Given this little space of mine is primarily dedicated to food and sustainable living it’s a little strange I haven’t actually combined the two topics yet, but today I’m going to rectify this! So here they are, my top tips for eating sustainably!
Eat Seasonally & Locally
Choosing produce that is in season and grown locally is the biggest way to eat more sustainably as it means that the produce hasn’t been stored for long periods of time and transported thousands of kilometres. The further the food has travelled the more energy has been required to produce it and therefore the less sustainable it. We’re so used to having access to pretty much any fruit & vegetables we want at the supermarket year round, but those asparagus from Chile or oranges from America come with quite a hefty environmental footprint. Check the seasonal food guide if you’re not sure what’s in season when – the food will taste better in season as well!
Reduce Food Waste
Cutting down on the amount of food waste you create is a great way to improve your sustainability when it comes to food. Each year Australians throw away up to 20% of the food they purchase which is a rather frightening statistic, and that means that not only are we wasting a lot of money but we’re also wasting all the resources that went into growing all that food. I’m planning a little series on meal planning later this month which is my number 1 way to reduce how much food I waste, so hopefully that will be of help to you too! Don’t forget to compost any food you do need to dispose of.
Grow Your Own
The more of your own food you can grow the more sustainable (and cheap!) it will be, and the less food you are likely to waste. Herbs are a particularly good place to start as nothing beats fresh herbs but they can be so expensive to buy, and come in larger bunches than you generally need at once. I don’t have a lot of space, nor the greenest of thumbs but I’m really enjoying the spoils of my little balcony garden, and I always make sure I come home from visiting my folks with a bounty of homegrown goodness as well!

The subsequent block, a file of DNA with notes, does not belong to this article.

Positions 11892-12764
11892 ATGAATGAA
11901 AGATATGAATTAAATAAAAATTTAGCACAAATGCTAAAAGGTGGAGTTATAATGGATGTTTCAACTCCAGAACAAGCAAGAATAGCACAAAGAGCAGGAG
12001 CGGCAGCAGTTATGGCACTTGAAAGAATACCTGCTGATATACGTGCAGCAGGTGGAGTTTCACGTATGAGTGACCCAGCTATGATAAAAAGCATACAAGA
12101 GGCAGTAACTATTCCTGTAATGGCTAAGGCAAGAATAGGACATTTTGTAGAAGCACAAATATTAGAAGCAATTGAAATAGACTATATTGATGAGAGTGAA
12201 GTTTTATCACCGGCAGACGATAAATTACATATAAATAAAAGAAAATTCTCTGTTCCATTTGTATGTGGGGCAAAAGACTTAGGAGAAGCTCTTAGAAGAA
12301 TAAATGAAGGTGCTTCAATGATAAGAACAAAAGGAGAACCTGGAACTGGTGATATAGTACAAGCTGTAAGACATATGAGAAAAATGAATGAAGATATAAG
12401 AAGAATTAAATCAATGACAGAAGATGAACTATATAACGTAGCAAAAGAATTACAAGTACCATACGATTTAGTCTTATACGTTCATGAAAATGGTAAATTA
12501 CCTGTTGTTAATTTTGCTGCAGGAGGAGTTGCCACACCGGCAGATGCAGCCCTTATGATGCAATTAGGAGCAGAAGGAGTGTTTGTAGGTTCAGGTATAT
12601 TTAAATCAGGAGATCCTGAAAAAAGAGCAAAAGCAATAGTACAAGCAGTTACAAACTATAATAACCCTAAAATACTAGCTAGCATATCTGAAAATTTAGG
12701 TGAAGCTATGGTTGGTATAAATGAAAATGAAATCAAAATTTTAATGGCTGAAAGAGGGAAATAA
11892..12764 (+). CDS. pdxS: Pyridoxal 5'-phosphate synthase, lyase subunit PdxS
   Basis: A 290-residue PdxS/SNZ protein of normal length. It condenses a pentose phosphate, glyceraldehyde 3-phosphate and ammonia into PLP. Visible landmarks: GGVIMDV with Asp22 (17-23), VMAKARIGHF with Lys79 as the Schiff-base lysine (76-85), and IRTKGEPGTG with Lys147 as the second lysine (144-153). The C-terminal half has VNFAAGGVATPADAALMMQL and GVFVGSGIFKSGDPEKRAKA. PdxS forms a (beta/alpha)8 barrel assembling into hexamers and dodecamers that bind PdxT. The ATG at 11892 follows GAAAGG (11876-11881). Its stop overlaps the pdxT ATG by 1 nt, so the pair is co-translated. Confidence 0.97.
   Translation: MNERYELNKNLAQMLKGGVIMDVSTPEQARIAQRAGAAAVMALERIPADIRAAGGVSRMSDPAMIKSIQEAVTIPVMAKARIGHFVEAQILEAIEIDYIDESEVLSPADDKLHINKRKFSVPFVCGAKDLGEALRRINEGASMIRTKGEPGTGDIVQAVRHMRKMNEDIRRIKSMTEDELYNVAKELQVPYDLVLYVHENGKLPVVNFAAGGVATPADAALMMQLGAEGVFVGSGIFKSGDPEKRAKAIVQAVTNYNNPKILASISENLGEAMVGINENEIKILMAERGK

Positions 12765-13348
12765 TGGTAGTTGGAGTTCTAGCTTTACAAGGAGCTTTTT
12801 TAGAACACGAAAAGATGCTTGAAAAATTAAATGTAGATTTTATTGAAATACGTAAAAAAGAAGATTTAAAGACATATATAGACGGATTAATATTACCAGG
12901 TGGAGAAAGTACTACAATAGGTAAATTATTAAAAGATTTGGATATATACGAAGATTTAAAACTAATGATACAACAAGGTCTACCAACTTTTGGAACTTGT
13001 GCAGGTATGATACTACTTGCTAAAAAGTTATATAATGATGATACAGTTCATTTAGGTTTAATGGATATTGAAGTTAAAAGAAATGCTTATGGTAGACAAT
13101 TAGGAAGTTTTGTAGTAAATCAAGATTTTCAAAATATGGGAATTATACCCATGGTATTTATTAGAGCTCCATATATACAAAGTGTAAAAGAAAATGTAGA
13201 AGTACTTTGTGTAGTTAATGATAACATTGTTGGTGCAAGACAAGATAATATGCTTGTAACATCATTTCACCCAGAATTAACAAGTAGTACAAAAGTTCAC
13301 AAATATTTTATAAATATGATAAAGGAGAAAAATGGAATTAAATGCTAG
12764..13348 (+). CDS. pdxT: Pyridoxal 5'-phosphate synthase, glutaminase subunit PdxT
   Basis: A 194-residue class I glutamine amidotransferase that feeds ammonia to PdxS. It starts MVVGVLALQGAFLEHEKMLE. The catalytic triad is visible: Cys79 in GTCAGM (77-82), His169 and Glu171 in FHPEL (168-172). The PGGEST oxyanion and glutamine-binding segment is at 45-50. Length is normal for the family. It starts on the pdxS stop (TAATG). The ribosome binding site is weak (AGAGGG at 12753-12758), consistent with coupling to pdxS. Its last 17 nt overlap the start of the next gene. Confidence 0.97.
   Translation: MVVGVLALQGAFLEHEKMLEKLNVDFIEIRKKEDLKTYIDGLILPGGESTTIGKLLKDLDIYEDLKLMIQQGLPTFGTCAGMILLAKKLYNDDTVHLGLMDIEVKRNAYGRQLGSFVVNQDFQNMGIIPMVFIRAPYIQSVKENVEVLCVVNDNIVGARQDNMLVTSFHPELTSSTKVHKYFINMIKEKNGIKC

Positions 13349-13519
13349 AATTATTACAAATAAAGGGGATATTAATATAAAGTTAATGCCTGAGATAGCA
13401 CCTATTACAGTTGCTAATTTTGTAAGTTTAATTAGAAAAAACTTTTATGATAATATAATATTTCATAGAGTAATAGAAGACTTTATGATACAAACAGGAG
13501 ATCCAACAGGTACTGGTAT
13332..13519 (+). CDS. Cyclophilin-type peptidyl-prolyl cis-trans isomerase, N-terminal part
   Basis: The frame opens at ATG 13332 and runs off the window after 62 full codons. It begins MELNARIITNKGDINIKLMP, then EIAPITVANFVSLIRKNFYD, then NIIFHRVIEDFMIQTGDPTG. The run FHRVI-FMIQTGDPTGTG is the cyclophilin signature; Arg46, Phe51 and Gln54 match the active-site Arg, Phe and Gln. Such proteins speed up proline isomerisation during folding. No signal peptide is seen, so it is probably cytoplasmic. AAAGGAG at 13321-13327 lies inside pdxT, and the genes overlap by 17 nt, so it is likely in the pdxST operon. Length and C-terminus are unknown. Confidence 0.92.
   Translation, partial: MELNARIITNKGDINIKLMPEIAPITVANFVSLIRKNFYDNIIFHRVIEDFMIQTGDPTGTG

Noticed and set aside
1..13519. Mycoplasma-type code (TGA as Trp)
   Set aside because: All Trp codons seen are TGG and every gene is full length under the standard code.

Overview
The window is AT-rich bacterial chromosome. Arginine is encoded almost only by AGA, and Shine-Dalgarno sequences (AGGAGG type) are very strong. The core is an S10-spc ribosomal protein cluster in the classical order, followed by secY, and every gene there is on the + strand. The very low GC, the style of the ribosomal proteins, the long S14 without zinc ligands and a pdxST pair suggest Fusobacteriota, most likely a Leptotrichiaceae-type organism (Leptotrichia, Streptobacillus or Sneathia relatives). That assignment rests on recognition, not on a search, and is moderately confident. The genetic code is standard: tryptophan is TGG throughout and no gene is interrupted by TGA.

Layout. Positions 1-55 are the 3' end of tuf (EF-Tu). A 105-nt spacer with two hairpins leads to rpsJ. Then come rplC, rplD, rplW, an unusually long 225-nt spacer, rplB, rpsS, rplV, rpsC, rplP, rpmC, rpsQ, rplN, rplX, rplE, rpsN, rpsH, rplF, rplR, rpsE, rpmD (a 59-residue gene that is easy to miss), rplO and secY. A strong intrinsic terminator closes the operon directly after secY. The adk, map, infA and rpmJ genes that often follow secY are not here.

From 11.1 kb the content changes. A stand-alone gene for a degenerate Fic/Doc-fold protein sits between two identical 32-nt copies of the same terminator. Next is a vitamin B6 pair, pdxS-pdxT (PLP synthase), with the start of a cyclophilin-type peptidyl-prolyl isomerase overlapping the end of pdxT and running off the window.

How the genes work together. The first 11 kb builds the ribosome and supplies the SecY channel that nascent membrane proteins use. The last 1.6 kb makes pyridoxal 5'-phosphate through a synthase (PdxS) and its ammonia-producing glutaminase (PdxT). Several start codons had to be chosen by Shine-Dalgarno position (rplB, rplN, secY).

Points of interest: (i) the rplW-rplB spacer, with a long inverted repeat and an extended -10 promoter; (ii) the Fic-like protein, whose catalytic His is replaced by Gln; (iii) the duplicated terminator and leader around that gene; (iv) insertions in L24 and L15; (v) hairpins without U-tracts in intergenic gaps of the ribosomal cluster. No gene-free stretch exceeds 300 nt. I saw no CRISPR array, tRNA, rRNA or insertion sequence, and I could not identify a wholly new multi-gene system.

Make Your Own
Cooking at home is an excellent way to eat more sustainably as you have control over the ingredients used and quantitates of food cooked. The more you can cook at home the better, and this goes for items like sauces, stock, pesto, granolas and the like as well. The more of these products you can make yourself the less packaged products you’ll need to buy, cutting down on the amount of waste created. Plus, things usually taste better homemade anyway!
Buy Fair Trade
For items like coffee, tea and chocolate ensuring you buy products with the fair trade symbol is really important and this ensures the farmers have been treated justly and that the ingredients were grown with limited impact on the environment. The growing of products like coffee can result in high environmental degradation through deforestation and pollution of water sources, so making sure we all support those growers will have a positive impact on the environment globally.
Have Meatfree Days
Not everyone wants to become vegetarian or vegan, but cutting down the amount of meat you eat and having meat free days is a really great way to eat more sustainably. The livestock industry contributes significantly to greenhouse gas emissions, as well as requiring large quantitates of water and grains to feed the animals. The less meat we’re all consuming the lesser the impact on the planet, and you definitely don’t need to feel like you’re missing out – vego meals can be delicious too!
Choose Ethical Meat & Seafood
For the meat and seafood you do eat, be sure to choose sustainably sourced and ethically raised produce. Sustainable seafood means that it hasn’t been caught at rates faster than they can reproduce and that the fishing methods don’t result in habitat damage or by-catch. Some great resources to find out more, as well as get information about your favourite type of seafood is the Good Fish Bad Fish website and the Sustainable Table seafood guide. Sustainable Table also has lots of information to help guide your meat choices with information on what to look for and the impacts of the alternatives on the animals and the planet more generally.